I wouldn't really describe Randy Rhoads tone as good, epic player, but tonewise pretty blah. Now whitesnake, there is the quintessential pissed off marshall sound :yesway:
 

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The Singlecut King of Northern VA
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Funny back in the 70's everyone was ripping the t-tops out and putting super distortions in, now the T-tops are selling between $200 and $400 on ebay for a set.

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I can't comment to much for alnico iii, but I can say I'm yet to play a 70s Gibson with pickups I thought were >decent enough
Well the 70's and norlins in general have kinda gone up in price depending on the years. Of course any white norlin is fetching well over $2500 to $3500 due to randy, the 74's are selling for the most.

On eBay, at any given time, there are approximately a zillion '70s Les Pauls that sell for just over $2,000. Most have the actual '70s Gibson pickups (which I can attest to having liked back in the day). Ignore the idiot dealers on eBay trying to get $3,000+ for their stock of Norlin LPs. Prices have come crashing back down on those guitars in the last year or so--back to about where they have been for 20 years, adjusting for inflation.

Stupid to pay $5,000 for basically the same thing. Unless you're some rich douchebag who puts guitars in glass cases, I guess.
 

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Randy's lead tone was ok, but his rhythm tone wasn't very good IMO. Great player though, "Blizzard of Ozz" is a great album (maybe my favorite Ozzy album after "The Ultimate Sin"). So, I don't know if I'd like his signature pickups very much. Though I've yet to play a Les Paul that I really like (my brother's Esp Eclipse might be the closest thing to a Les Paul I've liked).
 

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Mr. Negative Pants, ,
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I must be the only person who really doesn't get the whole Randy Rhoads phenomenon. I never liked his tone, and his playing always seemed too calculated to me. :shrug:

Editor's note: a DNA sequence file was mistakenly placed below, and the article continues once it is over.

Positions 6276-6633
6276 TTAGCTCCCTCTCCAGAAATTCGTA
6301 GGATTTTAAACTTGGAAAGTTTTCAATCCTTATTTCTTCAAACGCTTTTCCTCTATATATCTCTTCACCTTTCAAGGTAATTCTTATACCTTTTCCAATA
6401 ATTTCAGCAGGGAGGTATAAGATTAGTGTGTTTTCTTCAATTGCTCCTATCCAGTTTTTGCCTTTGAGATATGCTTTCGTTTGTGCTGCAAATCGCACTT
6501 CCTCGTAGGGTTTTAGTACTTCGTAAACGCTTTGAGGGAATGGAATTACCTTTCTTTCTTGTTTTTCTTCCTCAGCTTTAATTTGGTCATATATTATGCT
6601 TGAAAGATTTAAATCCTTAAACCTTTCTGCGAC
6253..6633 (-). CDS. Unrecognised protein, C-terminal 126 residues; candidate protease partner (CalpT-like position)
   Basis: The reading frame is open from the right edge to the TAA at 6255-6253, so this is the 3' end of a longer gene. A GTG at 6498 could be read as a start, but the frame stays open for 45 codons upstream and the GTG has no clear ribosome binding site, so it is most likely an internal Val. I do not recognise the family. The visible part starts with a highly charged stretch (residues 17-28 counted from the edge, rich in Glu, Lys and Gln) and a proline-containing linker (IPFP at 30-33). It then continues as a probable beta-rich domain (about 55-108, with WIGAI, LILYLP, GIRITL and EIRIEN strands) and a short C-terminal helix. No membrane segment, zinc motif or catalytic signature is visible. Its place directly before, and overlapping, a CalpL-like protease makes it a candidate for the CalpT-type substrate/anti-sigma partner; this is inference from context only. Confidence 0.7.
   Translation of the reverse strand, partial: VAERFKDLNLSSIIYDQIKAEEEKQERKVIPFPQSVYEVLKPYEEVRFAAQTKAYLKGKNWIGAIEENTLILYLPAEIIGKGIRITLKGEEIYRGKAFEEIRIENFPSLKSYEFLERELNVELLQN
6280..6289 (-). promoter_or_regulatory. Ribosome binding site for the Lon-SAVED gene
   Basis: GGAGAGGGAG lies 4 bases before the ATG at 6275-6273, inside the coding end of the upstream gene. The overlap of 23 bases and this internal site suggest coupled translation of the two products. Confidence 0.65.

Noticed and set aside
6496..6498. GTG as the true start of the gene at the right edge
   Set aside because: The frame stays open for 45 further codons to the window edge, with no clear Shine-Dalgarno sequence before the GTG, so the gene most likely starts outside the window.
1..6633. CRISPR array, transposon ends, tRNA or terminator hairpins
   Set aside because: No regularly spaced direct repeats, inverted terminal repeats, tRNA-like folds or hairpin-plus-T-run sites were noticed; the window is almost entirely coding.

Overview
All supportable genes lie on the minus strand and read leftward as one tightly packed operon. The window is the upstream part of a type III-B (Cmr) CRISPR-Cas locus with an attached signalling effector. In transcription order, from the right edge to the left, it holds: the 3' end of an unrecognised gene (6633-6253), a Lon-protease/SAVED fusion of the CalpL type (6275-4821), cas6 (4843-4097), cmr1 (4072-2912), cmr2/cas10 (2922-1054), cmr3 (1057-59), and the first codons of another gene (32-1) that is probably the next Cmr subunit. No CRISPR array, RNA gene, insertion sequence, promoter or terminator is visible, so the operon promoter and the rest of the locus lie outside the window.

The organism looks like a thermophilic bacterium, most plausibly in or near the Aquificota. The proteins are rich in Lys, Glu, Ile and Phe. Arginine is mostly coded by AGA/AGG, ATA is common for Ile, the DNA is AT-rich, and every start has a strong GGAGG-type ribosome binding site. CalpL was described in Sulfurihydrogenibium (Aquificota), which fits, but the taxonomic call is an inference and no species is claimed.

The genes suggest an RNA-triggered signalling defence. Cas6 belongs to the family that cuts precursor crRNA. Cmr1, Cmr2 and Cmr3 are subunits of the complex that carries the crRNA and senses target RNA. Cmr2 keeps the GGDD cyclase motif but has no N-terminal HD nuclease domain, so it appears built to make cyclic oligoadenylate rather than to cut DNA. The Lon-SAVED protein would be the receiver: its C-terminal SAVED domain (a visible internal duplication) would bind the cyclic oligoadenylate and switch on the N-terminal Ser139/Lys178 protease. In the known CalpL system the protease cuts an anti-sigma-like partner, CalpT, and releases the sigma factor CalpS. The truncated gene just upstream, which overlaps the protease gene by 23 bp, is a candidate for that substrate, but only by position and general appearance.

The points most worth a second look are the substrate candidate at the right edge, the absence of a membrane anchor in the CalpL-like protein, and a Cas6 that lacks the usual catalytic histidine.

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Well the 70's and norlins in general have kinda gone up in price depending on the years. Of course any white norlin is fetching well over $2500 to $3500 due to randy, the 74's are selling for the most.
That's true. Sort of like how white CBS Strats sell for more because of the Yngwie/Ritchie factor. Norlins in general briefly went high a couple years ago but have been crashing lately. Check the completed auction prices, and you'll notice that the dealers aren't moving anything at $3,000+, but $2,000 to $2,300 seems to be the sweet spot for a late '70s LPC. I paid $1,200 for one in 1994, so $2,000 is about right after accounting for inflation. Of course, I remember back in the '80s they were cheap. I got my 3-PU '76 LPC in 1986 for $300 plus a trade-in of a beater '72 SG that was the worst POS ever made.

Early '70s ones seem to go for a little more, and I have no idea why. That was Gibson's absolutely worst period as a company. The quality control got better in the late '70s. No more pancake bodies, better fretwork, etc.

I've got my Heritage LPC, so I have no need for another boat anchor, but I enjoy watching them. Wouldn't mind one of the early '80s LPCs with the factory Kahler, actually.
 

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I remember that randy said due to his rig and his guitars, feedback was almost impossible to control in his setup, and he usually had the neck pickup turned off and used the up position as kill switch. So i'm not sure why i'd want those pickups to begin wtih :lol:
 

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I remember that randy said due to his rig and his guitars, feedback was almost impossible to control in his setup, and he usually had the neck pickup turned off and used the up position as kill switch. So i'm not sure why i'd want those pickups to begin wtih :lol:
I suspect the feedback was more because of the amount of drive he used on his gain pedal. My Norlin LPCs never had any more feedback than any other guitar I've owned. The pickups were potted and weren't noticeably prone to squealing.
 

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I suspect the feedback was more because of the amount of drive he used on his gain pedal. My Norlin LPCs never had any more feedback than any other guitar I've owned. The pickups were potted and weren't noticeably prone to squealing.
I remember hearing (in a guitar magazine, so grain of salt I guess :lol: ) that he used 2 MXR distortion pedals chained together into his Marshalls, which would explain a lot :lol: